It's also odd how Mexico is presently the inverse of the US on this issue. In the former nation, you have a conservative leader encouraging a reluctant populace to consider legalization, while in the latter, you have an ostensibly liberal government (not on this issue, however) wanting no part of a legalization debate despite the fact that close to half the country wants pot to be legal.
Thursday, August 5, 2010
Problems with the Legalization Debate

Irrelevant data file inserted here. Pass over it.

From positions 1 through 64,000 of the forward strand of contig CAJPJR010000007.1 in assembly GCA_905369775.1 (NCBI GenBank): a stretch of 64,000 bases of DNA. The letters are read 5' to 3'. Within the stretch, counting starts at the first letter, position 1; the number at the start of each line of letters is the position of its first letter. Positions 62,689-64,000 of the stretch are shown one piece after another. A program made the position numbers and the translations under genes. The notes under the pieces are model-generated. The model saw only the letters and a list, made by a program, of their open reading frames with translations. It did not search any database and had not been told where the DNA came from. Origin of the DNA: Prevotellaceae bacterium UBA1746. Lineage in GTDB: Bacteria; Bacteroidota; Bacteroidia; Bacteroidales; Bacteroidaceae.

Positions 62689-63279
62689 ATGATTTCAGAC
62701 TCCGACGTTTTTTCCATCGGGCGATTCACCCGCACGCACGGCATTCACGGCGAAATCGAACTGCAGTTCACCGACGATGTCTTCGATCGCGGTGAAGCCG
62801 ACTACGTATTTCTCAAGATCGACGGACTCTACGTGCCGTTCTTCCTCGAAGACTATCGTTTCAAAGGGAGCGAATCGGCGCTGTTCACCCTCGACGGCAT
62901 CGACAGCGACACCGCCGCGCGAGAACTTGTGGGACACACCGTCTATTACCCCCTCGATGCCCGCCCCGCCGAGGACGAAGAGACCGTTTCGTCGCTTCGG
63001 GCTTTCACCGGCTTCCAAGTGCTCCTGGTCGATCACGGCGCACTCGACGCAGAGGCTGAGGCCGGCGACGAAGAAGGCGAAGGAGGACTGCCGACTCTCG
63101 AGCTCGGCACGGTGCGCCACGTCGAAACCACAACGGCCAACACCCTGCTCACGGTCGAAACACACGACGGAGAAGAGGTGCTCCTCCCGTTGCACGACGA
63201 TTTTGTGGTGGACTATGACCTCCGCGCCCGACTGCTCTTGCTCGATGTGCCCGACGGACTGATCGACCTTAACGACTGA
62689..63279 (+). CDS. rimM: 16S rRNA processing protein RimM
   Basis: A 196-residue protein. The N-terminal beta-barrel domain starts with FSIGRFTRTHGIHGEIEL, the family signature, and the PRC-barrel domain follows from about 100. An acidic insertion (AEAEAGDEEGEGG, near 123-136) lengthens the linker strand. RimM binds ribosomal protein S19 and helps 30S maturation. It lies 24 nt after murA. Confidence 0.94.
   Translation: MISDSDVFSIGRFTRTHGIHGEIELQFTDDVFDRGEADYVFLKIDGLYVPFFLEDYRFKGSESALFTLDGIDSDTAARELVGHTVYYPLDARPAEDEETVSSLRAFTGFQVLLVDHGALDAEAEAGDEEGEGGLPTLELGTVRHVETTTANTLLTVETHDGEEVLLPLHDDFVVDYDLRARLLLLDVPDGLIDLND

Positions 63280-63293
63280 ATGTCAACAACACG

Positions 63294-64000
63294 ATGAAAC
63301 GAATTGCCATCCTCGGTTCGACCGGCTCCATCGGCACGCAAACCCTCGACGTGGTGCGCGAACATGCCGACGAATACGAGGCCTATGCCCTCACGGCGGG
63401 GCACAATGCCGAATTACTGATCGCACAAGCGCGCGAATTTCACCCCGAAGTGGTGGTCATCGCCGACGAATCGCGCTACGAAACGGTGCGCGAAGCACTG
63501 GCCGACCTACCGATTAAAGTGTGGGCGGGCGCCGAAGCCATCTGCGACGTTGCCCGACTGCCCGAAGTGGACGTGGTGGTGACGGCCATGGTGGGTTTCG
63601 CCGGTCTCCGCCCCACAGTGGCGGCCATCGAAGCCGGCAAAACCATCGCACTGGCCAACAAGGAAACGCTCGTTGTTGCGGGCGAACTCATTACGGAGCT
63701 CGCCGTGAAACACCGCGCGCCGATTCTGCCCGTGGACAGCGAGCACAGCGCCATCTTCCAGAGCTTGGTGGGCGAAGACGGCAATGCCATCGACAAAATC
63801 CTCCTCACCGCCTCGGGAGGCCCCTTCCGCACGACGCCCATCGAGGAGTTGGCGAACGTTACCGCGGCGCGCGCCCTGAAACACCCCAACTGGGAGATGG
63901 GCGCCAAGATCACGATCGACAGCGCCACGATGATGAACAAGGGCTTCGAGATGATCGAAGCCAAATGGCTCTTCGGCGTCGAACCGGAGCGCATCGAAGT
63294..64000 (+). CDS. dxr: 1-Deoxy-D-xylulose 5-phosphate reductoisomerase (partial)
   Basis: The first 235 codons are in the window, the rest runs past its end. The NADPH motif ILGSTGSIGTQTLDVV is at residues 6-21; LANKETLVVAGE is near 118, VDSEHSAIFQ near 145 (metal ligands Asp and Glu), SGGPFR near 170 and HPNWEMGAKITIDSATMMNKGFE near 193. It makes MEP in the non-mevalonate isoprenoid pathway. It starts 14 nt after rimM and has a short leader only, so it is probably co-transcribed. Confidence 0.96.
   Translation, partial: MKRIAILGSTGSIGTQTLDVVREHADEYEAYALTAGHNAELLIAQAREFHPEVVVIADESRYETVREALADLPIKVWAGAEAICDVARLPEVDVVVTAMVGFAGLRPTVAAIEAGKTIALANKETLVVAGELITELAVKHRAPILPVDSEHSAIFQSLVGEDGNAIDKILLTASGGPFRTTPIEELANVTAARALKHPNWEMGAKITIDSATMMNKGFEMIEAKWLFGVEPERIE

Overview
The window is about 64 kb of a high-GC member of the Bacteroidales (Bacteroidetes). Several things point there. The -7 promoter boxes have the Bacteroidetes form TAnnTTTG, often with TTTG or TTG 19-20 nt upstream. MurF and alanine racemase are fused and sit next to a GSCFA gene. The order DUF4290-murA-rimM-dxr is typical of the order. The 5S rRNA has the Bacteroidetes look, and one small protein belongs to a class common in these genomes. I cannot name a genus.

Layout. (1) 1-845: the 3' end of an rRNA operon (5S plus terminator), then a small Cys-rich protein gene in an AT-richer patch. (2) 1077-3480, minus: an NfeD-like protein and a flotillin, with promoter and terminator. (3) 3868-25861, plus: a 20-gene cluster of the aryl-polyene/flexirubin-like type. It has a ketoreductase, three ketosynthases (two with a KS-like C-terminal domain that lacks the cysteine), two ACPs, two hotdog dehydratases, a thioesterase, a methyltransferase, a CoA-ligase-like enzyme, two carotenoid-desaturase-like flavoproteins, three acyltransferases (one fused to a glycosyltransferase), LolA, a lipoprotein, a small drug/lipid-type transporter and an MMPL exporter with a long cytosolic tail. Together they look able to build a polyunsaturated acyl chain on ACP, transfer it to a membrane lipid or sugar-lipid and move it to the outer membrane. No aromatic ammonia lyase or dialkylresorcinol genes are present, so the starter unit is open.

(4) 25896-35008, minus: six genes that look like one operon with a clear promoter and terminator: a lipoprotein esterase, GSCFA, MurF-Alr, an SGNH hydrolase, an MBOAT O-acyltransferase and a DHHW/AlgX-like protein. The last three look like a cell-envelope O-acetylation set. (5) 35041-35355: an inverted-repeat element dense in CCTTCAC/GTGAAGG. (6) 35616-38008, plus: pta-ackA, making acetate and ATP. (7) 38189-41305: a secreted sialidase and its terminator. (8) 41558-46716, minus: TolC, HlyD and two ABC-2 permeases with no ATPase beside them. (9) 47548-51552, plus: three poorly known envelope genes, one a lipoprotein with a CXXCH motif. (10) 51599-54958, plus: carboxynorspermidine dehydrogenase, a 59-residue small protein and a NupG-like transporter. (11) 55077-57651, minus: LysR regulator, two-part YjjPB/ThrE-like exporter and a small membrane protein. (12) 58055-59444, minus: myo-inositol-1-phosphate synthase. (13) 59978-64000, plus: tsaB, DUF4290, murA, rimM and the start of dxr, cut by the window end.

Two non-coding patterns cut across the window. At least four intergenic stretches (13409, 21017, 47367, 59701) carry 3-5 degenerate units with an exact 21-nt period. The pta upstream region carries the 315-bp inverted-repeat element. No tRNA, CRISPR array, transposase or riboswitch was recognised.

Yesterday, El Universal ran a note, which accompanied the story about Calderón's call for debate on drug legalization, on the US's enduring rejection of just such a debate, which has been reaffirmed by federal officials from right and left time and time again over the course of various generations. One thing I haven't seen mentioned is that as far as we can tell, there isn't much appetite for legalization among Mexicans themselves. According to a 2009 Mitofsky poll, 77.7 percent are opposed to the measure, while 18 percent are in favor. Those numbers have also been trending away from legalization in recent Mitofsky polls. For legalization advocates, this makes the debate all the more important: a chunk of that 77.7 percent might swing if it saw a forceful case for the relative harmlessness of marijuana, a proposal that would keep it out of the hands of kids, and a sketch of how it would reduce the power of organized crime. But as things stand now, you can't really talk about legalization in a democratic country where four out of five people are opposed to it.